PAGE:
Batiffol, La littérature grecque, Paris, 1897 (Bibliothèque de l’enseignement de l’histoire ecclésiastique. Anciennes littératures chrétiennes). The Greek theologians of the Byzantine period (527–1453) are treated by A. Ehrhard in K. Krumbacher, Geschichte der byzantinischen Literatur, 2. ed., Munich, 1897, pp. 37–218. For the Greek hymnology of the same period cf. ib. pp. 653–705. The histories of Roman literature, by Bähr, Teuffel-Schwabe, and Schanz, devote attention to the Latin theological writers: J. Chr. F. Bähr, Geschichte der römischen Literatur, vol. iv: Die christlich‐römische Literatur, Karlsruhe, 1836–1840; W. S. Teuffel, Geschichte der römischen Literatur, neu bearbeitet von L. Schwabe, 5. ed., Leipzig, 1890, 2 vols.; M. Schanz, Geschichte der römischen Literatur, 3. Part: Die Zeit von Hadrian (117) bis auf Konstantin (324), Munich, 1896, 2. ed. 1905. 4. Part, I. Half: Die Literatur des 4. Jahrhunderts, 1904. Cf. especially A. Ebert, Allgemeine Geschichte der Literatur des Mittelalters im Abendlande, vol. i: Geschichte der christlich‐lateinischen Literatur von ihren Anfängen bis zum Zeitalter Karls des Großen, Leipzig, 1874, 2. ed. 1889. Much less satisfactory is the work of M. Manitius, Geschichte der christlich‐lateinischen Poesie bis zur Mitte des 18. Jahrhunderts, Stuttgart, 1891. In the proper place will be mentioned the descriptions of ancient Syriac and Armenian literature. The work of Smith and Wace is very useful, relatively complete and generally reliable: A Dictionary of Christian Biography, Literature, Sects and Doctrines, edited by W. Smith and H. Wace, London, 1877–1887, 4 vols. O. Bardenhewer, Geschichte der altkirchl. Literatur, I.‐II. tom.: Bis zum Beginn des 4. Jahrhunderts, Freiburg, 1902‐1903.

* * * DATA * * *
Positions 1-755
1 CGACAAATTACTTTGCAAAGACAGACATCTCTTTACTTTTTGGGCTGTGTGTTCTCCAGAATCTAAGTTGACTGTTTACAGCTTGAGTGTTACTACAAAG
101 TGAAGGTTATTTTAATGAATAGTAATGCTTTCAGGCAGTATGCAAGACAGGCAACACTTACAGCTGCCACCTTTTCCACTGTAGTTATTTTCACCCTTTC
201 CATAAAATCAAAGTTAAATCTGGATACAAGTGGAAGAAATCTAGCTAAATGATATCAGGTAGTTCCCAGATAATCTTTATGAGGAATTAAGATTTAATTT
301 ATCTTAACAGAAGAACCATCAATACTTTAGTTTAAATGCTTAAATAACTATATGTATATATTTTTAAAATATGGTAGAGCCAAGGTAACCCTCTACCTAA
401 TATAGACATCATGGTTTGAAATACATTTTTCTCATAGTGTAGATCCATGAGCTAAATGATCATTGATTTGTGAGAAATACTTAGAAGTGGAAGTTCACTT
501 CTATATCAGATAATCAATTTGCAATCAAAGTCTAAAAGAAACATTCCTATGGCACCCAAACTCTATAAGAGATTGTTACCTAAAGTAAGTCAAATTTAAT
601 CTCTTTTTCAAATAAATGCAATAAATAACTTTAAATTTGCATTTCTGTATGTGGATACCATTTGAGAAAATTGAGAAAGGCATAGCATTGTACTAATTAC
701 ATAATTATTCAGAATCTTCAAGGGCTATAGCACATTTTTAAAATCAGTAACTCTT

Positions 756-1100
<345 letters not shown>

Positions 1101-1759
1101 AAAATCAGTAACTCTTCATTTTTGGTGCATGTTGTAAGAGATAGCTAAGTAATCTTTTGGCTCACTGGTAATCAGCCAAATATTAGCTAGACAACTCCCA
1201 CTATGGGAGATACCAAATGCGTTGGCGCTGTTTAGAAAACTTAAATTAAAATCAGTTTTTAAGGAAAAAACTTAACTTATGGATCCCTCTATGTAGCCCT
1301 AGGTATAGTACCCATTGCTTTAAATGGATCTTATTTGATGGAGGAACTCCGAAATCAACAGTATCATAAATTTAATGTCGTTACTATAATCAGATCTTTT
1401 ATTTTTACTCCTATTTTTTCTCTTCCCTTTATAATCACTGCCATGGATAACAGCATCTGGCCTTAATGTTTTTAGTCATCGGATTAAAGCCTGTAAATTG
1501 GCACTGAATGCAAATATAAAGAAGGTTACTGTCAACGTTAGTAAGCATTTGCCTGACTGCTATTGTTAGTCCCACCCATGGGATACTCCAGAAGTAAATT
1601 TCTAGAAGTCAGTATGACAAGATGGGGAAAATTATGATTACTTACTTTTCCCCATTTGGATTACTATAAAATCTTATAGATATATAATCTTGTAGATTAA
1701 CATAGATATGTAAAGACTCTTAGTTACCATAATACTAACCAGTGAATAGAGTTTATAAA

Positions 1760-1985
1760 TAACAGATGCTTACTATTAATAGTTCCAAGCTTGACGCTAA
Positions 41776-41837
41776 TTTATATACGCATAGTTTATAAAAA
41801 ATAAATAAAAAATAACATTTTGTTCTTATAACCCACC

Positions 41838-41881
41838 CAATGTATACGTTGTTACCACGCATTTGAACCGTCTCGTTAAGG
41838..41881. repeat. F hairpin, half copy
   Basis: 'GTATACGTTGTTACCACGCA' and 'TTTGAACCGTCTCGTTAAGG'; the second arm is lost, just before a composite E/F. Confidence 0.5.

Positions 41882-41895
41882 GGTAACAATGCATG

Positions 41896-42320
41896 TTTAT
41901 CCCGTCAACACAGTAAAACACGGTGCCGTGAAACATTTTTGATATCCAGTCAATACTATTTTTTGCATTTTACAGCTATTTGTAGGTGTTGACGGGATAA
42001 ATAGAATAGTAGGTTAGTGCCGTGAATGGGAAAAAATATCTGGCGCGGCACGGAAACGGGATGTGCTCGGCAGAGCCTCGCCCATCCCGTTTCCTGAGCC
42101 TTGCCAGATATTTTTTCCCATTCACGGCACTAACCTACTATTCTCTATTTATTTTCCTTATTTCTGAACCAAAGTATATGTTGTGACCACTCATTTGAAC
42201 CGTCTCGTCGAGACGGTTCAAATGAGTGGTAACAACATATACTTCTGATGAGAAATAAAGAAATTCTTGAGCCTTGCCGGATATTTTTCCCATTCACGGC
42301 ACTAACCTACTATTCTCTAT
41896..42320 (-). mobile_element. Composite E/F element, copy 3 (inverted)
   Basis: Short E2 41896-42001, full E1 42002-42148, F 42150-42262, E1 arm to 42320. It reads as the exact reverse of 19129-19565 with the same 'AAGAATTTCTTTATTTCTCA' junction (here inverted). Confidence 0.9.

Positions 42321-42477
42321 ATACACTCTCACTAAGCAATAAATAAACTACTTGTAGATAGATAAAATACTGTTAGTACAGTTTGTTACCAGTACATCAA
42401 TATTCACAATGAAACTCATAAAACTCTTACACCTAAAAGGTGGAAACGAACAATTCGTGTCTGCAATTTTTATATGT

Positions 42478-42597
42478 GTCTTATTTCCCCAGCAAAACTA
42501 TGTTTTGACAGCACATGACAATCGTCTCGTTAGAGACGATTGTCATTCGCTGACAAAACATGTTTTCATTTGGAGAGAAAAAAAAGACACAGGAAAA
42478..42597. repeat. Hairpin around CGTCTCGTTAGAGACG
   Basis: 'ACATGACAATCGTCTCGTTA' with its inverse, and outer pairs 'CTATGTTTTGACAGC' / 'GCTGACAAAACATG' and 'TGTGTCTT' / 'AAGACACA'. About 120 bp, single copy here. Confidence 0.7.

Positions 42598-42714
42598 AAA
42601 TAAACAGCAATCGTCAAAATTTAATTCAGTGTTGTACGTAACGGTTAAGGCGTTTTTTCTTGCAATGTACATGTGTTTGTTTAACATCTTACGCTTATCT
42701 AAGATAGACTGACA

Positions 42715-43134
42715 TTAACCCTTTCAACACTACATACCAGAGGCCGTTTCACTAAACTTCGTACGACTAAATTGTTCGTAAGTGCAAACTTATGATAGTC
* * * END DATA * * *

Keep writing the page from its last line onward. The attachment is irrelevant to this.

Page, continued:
Otto Bardenhewer. “History and Literature of Patrology”, in: ‘Patrology’. The lives and works of the Fathers of the Church. Translated from the second edition by Thomas J. Shanan. ‘Introduction’, §I, pp. 1‐7. B. Herder. Freiburg im Breisgau and St. Louis, Mo. 1908. pp. 7‐11.

 [Transc. by: Francisco Arriaga. México, Frontera Norte. 14 de septiembre de 2009. Rev. 11 de abril  de 2019].

[1] De viris illustr.: Migne, PL., xxiii, 601–720.
[2] Migne, PL., lviii. 1059‐1120.
[3] Ib., lxxxiii. 1081‐1106.
[4] Ib., xcvi. 195‐206.
[5] Ib., clx. 547–588.
[6] De luminaribus ecclesiae: Migne, PL., clxxii. 197–234.
[7] De scriptoribus ecclesiasticis: ib., ccxiii. 961–984.